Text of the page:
Both of the boys were home now, taking care of their mother. Cordan was twenty and Tampson was fifteen. He had seen to it that they stayed out of the family business only with threats of physical harm and bribes. Still it had been a hard thing to do, for what man would not aspire to ride gallantly into battle with king and country looking on and cheering his name? It was only after Kaolin had stepped in and put her foot down as well, that Cordan had agreed to go to school and learn the law. He was now working at court, arguing cases with skill that was known throughout the land. He still came home, though, when his father was away and tended to his mother and the farm.
Tampson was the easier of the two, and although he also shared the knightly gene, he had a more scientific mind. He could often be found out in the fields, staring intently at an insect or a plant and cataloging specifics about them in, what now amounted to, a library of notebooks. He would be a great one, Cordan knew. Such men changed the world in which they lived in and he looked forward to the day when his sons name was spoken by the masses.
Outside the tent the crowd was working itself into a frenzy. He knew the two knights who were now battling in the ring. They were good men and nothing serious should befall either of them, but accidents did happen even in this day and time. He had seen more than his share of blood shed in two decades to last him the rest of his life. While the crowd thought of the tourneys as mock battle, the steel was still real and you had to be a little bit insane to ride against another man in the lists. Cordan himself had been struck unconscious on more than one occasion and had the scars of a hundred battles to prove his metal. He had also killed in a man with a lance when he had been young and foolish. It was deemed an accident at the time, and well it had been, but looking back on it with the experience that he now possessed, he knew that things could have gone differently that day.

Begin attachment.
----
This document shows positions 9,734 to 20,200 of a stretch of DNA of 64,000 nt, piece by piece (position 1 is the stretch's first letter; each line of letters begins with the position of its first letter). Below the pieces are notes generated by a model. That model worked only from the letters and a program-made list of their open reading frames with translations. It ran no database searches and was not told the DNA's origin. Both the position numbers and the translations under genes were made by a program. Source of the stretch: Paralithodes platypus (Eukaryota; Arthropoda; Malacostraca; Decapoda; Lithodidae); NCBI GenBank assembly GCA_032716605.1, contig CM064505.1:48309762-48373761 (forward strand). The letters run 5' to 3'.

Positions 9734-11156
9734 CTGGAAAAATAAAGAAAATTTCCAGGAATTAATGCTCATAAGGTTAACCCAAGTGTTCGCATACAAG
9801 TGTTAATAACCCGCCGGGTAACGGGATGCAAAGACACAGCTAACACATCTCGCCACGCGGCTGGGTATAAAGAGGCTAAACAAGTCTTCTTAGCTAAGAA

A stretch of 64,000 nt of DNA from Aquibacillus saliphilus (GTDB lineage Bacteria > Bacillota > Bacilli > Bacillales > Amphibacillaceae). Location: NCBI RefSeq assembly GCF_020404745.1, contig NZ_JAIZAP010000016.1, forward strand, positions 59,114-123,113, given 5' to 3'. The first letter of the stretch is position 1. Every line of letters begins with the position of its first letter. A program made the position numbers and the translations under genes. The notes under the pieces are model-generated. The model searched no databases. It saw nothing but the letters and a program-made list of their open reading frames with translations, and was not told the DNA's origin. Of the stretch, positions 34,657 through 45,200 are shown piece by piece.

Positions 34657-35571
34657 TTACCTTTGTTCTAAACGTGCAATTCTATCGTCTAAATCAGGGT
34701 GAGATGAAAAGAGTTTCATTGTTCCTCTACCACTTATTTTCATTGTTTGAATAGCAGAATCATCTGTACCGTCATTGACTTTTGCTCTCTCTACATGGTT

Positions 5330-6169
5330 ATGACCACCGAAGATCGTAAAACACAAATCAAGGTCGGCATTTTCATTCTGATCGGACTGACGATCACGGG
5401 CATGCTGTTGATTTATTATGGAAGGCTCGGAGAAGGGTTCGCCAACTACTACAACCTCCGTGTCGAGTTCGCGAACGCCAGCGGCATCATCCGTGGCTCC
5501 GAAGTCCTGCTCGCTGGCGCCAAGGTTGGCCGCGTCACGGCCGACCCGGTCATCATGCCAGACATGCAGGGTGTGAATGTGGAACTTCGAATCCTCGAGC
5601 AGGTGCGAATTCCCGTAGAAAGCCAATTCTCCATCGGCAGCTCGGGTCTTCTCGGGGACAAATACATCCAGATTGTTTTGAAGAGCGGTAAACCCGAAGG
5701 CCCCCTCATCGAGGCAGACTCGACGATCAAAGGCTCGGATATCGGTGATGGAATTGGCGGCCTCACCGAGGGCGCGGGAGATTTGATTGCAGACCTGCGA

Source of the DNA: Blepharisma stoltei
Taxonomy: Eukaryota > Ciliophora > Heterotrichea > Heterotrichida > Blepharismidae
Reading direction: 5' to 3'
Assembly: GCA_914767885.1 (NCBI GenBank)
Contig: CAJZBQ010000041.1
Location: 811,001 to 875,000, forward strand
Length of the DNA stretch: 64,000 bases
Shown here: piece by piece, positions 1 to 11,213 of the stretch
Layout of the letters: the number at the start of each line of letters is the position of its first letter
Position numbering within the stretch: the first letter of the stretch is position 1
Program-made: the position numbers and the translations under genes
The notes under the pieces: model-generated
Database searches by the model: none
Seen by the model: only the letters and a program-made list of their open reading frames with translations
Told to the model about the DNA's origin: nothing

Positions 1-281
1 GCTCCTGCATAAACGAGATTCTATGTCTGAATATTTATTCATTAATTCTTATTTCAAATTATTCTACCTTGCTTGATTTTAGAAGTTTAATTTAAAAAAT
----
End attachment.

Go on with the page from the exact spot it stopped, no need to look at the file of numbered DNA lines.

His squire appeared at the door. He was a young lad, not much older than Tampson.
“Their almost through, Sire.” He said. His face was flushed with the excitement of youth…and ignorance. One day he will learn, Cordan thought. “Sir Flagon has dismounted Sir Lacier and they’re going at it with the blades now! I don’t think Sir Lacier is going to last much longer, Sire. When he was dismounted it was with a wicked blow and he still seems off his guard.”
Grunting with the effort, Sir Cordan rose from his bench and picked up his helmet. “Then shall we see how it plays out?” He did not enjoy dampening the youngsters spirits and indulged his youthful ignorance whenever possible.
“Aye, Sire!” The boy was practically chomping at the bit. “I have General Kenzy saddled and ready to go. He’s right outside…and with a mean look in his eye I might add.”
Cordan smiled. “Then run along and see that you don’t get into too much trouble. And keep yourself handy when it is our turn.”
“Yes Sire!” The boy dashed off so quickly that he left behind a trail of dust.
With one last thought to his family, Cordan stepped from the tent and out into the tourney grounds. All around him were other tents, all of different colors and all flying the flags of the knights that were sponsored within them. In front of the tents was a long arena where hundreds of people were seated, screaming like lunatics and enjoying every minute of it.